Malaria is spread by mosquito bite, once injected the parasites migrate to the liver where they mature and then their sporozoites (infective cells) are released into the blood, causing disease and fatal complications.
During the study the researchers genetically modified the proteins essential for sporozoite development, and could weaken these parasites such that they invade liver cells and stimulate an immune response, but don't develop further.
Previous studies have shown how to successfully vaccinate mice using a rodent malaria which had one of these liver stage genes removed, specifically p36p.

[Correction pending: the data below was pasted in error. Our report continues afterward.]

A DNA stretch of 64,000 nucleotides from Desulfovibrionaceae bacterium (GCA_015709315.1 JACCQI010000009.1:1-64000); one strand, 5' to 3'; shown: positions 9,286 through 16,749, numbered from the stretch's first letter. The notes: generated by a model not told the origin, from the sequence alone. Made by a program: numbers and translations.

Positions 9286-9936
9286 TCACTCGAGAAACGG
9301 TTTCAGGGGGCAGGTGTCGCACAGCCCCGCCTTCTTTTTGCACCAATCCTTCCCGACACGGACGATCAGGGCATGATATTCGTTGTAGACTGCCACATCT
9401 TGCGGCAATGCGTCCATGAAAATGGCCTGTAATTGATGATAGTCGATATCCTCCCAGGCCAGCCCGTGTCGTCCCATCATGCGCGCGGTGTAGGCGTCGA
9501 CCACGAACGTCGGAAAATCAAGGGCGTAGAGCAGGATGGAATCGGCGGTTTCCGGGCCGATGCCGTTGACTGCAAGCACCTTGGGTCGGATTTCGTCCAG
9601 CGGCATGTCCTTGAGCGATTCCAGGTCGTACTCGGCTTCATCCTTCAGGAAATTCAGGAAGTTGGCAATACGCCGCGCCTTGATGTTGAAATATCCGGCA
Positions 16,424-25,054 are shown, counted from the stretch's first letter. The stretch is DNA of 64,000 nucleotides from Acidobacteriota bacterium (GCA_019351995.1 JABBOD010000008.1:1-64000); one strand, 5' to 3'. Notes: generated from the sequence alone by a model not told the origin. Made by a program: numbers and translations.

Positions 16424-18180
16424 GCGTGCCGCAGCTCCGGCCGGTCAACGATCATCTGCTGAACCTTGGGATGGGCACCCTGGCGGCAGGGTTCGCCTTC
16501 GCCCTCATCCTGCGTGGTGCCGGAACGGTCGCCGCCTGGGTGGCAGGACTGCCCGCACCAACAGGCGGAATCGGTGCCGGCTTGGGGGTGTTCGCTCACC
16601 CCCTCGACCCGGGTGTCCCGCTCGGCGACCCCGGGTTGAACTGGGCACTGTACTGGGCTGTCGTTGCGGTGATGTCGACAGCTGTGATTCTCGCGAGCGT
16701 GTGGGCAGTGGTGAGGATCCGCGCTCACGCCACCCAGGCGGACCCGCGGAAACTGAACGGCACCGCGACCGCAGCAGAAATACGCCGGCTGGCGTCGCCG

The researchers showed the first transition of such a vaccination from the rodent system to humans, by inactivating the equivalent gene (p52) in the major human malaria parasite, P. falciparum. These human parasites are unable to develop in liver cells.
The researchers believe that the findings may open up new pathways for its use as a human vaccine.
The findings are published October 31st in the open-access journal PLoS Pathogens.